The "haves" versus "have-nots" observation is interesting, because throughout history that's probably the biggest predictor of how idyllic a childhood is apt to be. The wealthy have, on the whole, always provided a better childhood environment for their offspring. The poor, on the whole, do they best they can within their means. That has improved during the course of this century, where the children of the poor have access to public education and are restricted from working the types of jobs and hours of employment many of them would have historically suffered.
But wow... women choosing to have a child outside of marriage. Is Goodling presupposing that the fathers of their children are on bended knee, offering their hands in marriage, and these women are stubbornly refusing to consider that option? Does she think pregnant women are hot commodities on the singles scene, and that young men can't wait to meet and marry them? Because if she doesn't think either of those things, she is speaking of the exceptional case, not the norm. And then the question becomes, is she saying that single mothers shouldn't "choose life"?
In addition to the contributing factors of attitude changes, divorce, single parent homes, and fatherlessness, one other factor contributes to the devaluation of America's children. That is the increasing number of married women who leave the role of being a full-time mom in order to contribute to the Gross National Product. They toss their children into "child care," but often leave the job of mothering their child less than fully compensated. Like the children's game of hot potato, the child himself bounces from person to person, often undergoing development in the midst of casual acquaintances.Ah yes, the much anticipated screed against daycare. And Goodling speaks to a mythic history in which mothers didn't have to work and were free to raise their own children. She has, in the space of a few words, erased a history of the wealthy relying upon nannies and tutors to provide child care, and of poor women leaving their children in ad hoc care settings such that they could work. And as one would expect, she places no responsibility for child care on the father.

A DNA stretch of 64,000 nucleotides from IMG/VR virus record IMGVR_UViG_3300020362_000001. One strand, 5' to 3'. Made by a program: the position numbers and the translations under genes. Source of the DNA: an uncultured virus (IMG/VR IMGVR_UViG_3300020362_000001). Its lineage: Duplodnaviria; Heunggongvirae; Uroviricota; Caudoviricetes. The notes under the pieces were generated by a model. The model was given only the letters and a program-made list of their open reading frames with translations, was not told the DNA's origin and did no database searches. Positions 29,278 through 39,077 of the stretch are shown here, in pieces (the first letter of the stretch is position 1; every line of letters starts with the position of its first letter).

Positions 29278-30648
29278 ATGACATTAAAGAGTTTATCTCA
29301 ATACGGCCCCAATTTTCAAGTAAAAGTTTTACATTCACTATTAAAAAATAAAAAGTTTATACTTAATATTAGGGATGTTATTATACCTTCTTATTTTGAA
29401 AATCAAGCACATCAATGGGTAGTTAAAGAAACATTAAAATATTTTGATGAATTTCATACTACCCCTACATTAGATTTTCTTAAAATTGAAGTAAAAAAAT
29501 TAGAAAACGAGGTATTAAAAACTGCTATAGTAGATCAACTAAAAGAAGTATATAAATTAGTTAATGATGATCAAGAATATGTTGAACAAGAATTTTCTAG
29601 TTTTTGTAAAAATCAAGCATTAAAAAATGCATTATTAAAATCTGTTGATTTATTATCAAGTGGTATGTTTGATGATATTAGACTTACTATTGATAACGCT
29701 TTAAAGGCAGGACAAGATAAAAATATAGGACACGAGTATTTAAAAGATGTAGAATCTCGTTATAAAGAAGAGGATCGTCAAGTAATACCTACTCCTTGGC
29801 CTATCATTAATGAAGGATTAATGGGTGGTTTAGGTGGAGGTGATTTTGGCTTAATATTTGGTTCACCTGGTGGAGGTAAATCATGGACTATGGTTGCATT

Some of Monica's incredible ideas to resolve these problems:
- Revising welfare to cut off additional aid for additional children seems an obvious economically valid goal, but it alone is not enough.
- Sex education classes should be abstinence-based, and students should be taught how to resist sexual pressure.
- [T]eenage mothers be required to live with their families or in a residential care group home, in order to receive welfare benefits.
- Parents should be encouraged to give up an extra income, unless it is absolutely essential to support the family.
- Christian education and development is thus crucial to all children, and should be supported by all parents.
Perhaps it is a bit ridiculous to dissect a ten-year-old essay written by a law student. But unfortunately, I suspect that this type of shallow thinking and regurgitation of platitutes helped her get her job, and helped advance her position within the Bush Administration. And I doubt that there's anything in this paper that she would presently repudiate.